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Collateral Torture: The Families of “War on Terror” Detainees
Yemeni national Fahd Ghazy has been detained at Guantanamo since he was 17. Now 30, Ghazy has been cleared for release not once, but twice, first by the Bush administration and again by the Obama administration.
According to the Center for Constitutional Rights, Ghazy’s continued detention “is the result of the Obama administration’s calculation that, after the failed underwear-bomber attack, the backlash that would follow the transfer of a Yemeni prisoner would be too politically damaging.” In other words, Ghazy’s nationality is the sole reason for his continued detention.
In the short video Waiting for Fahd, Ghazy’s brother offers a remarkable understatement: “All the hardships that my brother has suffered through while imprisoned at Guantanamo, all of those problems, pains, and provocations he has faced while in prison, he must face all of it head on with a lot of patience and fortitude.”
The same could be said of Ghazy’s mother, brothers, wife, and daughter, all interviewed in Waiting for Fahd, all of whom have endured the loss of their loved one three times over: after his initial capture, after his first clearance amounted to nothing, and after the second amounted to nothing. The damage to Ghazy’s family and community is akin to the destruction of poor and black communities within the U.S. where 1 in 3 men will be imprisoned in their lifetimes: both domestically and internationally, the U.S.’ misguided policies of incarceration are not protecting its citizens, but harming and endangering them.
The U.S. State Department’s former Special Envoy for Guantanamo Closure Cliff Sloan (he quit in December) wrote earlier this week in a New York Times op-ed, “As a high-ranking security official from one of our staunchest allies on counterterrorism (not from Europe) once told me, ‘The greatest single action the United States can take to fight terrorism is to close Guantánamo.’ I have seen firsthand the way in which Guantánamo frays and damages vitally important security relationships with countries around the world.”
Likewise, signing an annual defense policy bill last December, President Obama stated, “The Guantanamo detention facility's continued operation undermines our national security. We must close it.”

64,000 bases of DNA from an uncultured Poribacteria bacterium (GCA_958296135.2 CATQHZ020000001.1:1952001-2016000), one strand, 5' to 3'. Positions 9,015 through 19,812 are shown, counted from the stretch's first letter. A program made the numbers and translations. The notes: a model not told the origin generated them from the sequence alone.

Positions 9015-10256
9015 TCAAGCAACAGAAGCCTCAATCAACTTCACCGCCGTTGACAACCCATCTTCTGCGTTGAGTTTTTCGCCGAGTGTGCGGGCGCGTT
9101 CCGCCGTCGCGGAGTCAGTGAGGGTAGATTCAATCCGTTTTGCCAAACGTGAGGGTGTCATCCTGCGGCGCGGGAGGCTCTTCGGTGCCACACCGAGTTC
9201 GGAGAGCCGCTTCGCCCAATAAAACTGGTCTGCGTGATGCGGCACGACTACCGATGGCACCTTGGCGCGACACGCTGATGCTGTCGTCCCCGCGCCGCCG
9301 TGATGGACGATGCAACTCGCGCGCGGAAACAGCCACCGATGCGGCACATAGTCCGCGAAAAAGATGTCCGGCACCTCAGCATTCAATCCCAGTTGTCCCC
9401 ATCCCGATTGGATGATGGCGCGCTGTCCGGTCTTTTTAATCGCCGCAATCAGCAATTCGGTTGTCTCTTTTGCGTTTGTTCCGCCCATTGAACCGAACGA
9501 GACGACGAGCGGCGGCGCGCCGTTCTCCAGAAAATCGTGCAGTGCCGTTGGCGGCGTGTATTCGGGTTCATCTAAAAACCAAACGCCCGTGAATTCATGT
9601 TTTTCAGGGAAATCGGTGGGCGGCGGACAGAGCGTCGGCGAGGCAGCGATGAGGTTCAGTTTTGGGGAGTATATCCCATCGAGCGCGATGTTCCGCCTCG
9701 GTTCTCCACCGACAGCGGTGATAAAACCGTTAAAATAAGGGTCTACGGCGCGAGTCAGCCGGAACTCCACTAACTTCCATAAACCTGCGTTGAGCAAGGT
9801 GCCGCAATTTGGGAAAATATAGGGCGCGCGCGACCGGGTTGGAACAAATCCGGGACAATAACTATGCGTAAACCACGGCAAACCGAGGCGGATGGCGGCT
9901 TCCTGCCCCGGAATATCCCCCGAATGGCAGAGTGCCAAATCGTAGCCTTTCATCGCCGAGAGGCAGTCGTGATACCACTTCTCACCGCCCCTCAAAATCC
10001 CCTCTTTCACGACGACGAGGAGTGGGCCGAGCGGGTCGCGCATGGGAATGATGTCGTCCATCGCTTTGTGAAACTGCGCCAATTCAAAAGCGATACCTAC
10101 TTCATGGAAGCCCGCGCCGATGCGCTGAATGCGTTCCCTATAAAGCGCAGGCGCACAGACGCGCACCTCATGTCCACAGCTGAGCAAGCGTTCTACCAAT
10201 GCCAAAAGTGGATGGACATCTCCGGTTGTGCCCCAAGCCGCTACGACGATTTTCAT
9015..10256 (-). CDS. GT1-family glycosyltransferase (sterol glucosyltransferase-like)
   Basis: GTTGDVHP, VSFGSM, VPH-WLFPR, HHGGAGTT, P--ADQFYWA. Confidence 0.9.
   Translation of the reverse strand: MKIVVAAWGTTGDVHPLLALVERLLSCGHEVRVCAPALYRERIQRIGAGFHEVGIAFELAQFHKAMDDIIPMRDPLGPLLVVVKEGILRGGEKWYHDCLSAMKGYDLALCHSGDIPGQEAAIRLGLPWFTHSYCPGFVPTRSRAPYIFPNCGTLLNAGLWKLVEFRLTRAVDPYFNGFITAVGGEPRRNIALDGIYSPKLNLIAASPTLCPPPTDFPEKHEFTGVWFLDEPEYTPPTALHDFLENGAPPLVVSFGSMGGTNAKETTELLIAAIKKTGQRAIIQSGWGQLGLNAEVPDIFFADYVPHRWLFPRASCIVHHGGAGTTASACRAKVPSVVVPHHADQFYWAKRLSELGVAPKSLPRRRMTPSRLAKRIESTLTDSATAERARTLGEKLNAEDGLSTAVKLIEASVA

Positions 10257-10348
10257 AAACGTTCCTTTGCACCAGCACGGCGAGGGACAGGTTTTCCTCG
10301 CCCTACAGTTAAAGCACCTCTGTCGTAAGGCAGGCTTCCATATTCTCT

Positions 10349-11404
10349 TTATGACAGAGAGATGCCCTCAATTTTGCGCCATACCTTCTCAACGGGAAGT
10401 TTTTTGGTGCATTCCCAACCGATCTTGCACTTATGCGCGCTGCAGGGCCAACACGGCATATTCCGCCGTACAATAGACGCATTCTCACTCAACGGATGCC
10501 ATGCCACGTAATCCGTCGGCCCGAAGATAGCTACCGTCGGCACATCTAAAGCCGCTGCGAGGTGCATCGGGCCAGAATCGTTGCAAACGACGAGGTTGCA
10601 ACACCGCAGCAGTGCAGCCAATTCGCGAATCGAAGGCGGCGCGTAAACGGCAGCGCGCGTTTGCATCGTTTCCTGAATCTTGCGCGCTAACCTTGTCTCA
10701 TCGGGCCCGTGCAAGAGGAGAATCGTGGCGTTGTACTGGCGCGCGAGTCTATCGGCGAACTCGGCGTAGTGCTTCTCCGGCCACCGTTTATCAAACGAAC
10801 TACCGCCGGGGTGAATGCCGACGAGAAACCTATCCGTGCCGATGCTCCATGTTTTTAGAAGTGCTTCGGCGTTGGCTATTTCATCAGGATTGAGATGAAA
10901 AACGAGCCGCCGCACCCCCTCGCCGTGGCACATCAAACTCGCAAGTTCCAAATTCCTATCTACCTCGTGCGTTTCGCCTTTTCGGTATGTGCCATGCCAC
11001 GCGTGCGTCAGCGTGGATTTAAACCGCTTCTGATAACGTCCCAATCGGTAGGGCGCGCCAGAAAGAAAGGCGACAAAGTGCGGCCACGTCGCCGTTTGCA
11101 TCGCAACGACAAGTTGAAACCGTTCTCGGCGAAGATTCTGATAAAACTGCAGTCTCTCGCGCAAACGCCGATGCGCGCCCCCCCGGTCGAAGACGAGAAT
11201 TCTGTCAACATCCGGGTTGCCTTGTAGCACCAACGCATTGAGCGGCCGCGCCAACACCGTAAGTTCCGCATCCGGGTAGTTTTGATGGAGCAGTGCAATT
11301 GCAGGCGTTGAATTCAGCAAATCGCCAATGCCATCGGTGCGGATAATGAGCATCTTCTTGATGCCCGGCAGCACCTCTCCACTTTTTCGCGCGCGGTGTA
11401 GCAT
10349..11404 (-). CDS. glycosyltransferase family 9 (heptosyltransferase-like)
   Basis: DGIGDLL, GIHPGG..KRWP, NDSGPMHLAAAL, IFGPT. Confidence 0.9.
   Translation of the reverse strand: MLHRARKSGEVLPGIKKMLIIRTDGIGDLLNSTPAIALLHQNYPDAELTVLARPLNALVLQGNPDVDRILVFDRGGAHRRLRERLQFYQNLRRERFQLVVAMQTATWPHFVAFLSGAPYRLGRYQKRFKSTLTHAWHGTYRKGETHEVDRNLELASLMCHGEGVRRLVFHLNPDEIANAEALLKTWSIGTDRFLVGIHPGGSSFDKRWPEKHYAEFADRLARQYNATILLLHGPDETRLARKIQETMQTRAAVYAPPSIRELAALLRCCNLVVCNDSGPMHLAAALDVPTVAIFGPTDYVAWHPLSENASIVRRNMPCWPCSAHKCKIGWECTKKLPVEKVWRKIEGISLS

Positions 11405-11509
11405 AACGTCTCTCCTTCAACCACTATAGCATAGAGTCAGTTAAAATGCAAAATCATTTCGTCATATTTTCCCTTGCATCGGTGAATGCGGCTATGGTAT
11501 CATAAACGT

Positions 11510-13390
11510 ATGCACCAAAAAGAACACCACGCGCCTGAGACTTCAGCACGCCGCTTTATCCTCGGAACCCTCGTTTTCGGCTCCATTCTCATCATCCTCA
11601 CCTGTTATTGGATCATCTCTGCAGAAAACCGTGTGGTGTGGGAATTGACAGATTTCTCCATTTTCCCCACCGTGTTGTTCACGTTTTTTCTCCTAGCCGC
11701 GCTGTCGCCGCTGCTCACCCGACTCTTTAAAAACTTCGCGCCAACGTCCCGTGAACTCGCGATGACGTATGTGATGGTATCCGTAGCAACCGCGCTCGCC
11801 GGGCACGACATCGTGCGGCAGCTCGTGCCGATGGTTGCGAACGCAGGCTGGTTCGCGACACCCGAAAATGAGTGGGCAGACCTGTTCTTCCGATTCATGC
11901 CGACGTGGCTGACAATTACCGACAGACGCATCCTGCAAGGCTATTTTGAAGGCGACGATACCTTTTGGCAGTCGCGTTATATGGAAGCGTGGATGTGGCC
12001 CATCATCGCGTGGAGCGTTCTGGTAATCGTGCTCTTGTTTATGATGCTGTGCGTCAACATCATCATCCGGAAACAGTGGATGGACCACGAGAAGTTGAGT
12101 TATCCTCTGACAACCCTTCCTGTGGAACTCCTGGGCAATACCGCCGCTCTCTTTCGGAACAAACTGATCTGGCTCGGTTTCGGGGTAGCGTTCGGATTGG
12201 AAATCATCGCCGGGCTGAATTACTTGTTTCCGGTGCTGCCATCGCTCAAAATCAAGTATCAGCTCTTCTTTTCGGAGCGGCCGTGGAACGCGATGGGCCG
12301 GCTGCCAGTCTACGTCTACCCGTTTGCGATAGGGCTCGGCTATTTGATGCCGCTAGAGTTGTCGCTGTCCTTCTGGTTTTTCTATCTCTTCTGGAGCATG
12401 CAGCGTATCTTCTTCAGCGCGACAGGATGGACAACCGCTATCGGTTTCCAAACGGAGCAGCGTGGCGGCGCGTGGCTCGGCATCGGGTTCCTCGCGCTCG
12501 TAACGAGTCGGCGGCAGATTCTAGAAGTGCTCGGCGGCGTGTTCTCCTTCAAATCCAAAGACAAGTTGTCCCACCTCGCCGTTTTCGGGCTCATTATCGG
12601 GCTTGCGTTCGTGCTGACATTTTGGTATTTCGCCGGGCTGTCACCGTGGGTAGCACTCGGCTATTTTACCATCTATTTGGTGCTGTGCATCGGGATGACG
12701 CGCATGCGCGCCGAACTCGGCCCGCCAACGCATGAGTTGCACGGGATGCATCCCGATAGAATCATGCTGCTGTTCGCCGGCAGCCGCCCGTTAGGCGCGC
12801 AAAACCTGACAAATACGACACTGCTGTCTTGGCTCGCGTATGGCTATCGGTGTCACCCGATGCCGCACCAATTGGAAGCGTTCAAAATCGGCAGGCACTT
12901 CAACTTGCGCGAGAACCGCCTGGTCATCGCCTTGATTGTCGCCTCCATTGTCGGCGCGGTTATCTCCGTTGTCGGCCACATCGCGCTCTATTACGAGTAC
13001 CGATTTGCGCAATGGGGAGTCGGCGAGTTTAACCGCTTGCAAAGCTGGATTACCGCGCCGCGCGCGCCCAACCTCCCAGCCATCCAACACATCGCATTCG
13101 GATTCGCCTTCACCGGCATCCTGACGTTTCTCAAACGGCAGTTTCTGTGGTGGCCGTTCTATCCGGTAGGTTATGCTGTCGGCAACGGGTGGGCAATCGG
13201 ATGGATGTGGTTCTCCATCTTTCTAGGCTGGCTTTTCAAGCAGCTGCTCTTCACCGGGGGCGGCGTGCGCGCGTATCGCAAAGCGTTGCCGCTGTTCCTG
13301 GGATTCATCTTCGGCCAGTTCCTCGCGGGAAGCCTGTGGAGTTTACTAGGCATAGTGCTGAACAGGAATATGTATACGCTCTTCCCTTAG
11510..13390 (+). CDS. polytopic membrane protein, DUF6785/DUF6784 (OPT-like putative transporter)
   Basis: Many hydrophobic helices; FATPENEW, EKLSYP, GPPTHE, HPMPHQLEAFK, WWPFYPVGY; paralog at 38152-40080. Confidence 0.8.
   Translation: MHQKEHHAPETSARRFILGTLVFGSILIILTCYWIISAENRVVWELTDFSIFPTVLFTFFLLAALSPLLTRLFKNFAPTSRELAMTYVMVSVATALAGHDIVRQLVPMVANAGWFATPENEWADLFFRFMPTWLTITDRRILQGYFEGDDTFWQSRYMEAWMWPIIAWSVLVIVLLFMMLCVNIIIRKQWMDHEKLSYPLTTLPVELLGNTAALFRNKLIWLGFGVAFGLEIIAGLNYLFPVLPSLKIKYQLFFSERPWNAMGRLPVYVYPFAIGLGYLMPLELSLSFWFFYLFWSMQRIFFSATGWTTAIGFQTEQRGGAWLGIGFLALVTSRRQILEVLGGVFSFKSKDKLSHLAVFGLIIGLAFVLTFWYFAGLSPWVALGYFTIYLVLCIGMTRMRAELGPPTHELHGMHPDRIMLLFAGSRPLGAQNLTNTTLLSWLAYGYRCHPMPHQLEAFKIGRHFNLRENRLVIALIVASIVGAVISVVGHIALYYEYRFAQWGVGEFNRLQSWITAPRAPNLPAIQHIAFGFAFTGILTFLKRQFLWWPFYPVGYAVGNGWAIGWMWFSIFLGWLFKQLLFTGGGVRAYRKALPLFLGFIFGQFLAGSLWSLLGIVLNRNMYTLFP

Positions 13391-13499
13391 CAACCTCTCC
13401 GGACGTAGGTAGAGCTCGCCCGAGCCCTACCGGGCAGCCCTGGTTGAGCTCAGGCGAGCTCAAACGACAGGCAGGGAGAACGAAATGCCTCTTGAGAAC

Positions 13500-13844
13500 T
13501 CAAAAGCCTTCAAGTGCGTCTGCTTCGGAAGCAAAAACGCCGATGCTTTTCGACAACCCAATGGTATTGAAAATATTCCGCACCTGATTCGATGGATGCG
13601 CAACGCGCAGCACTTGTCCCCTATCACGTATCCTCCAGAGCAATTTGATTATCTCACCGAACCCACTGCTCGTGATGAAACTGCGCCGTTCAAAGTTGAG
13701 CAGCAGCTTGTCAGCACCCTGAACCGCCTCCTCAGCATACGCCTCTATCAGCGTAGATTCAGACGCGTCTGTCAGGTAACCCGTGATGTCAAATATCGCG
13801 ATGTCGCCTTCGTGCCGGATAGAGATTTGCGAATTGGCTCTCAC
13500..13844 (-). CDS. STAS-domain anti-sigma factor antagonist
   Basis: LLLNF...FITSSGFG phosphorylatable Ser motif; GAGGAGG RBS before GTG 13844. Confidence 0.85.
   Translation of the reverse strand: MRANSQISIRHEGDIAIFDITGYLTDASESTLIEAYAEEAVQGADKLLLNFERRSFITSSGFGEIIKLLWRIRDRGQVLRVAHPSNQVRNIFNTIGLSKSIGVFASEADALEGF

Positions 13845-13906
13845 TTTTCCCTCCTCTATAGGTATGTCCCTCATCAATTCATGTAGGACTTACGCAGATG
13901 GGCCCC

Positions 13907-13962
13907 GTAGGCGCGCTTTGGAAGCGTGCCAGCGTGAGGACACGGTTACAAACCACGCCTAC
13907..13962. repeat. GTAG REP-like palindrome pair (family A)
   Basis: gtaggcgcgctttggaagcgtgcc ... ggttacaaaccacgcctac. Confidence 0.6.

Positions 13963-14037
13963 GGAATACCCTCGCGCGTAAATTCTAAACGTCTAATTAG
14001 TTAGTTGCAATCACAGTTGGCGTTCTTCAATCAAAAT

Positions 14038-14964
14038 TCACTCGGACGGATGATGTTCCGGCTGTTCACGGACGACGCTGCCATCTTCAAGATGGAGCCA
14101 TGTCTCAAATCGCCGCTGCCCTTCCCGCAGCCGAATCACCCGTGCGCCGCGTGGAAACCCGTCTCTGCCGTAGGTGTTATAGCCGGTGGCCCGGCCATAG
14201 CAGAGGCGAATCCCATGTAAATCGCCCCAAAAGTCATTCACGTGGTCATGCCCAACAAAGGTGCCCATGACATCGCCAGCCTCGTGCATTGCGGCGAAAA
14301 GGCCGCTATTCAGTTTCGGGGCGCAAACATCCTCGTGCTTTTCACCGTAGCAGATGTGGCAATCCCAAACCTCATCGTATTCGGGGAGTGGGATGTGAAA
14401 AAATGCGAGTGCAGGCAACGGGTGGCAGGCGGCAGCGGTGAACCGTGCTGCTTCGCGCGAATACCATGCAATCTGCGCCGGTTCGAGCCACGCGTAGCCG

The damage to Ghazy’s family and community is akin to the destruction of poor and black communities within the U.S. where 1 in 3 men will be imprisoned in their lifetimes: both domestically and internationally, the U.S.’ misguided policies of incarceration are not protecting its citizens, but harming and endangering them.
So what’s the delay? Congressional inaction, Gen. John F. Kelly of U.S. Southern Command told the New York Times last September. “It’s a long way from being closed,” he said.
Meanwhile, the families and communities of detainees like Fahd Ghazy continue to suffer as a direct result of irrational and illegal U.S. policies. The irony is nearly incredible: their suffering is precisely the type that creates enemies of the U.S., fomenting a level of rage at which an act of terrorism might seem to them a reasonable move.
Of course, only an infinitesimal segment of any population will resort to violence. Still, the public diplomacy implications are more than grim. The torture, the violent deaths, the lost sons, brothers, husbands, and friends—this is the legacy of Guantanamo.
It’s hardly an original idea that the U.S. is hastening its own displacement as the world’s sole superpower by its misguided “war on terror,” but it is one that bears repeating, again and again, until Fahd Ghazy and the last man illegally detained at Guantanamo or any other U.S.-run detention facility is sent home.
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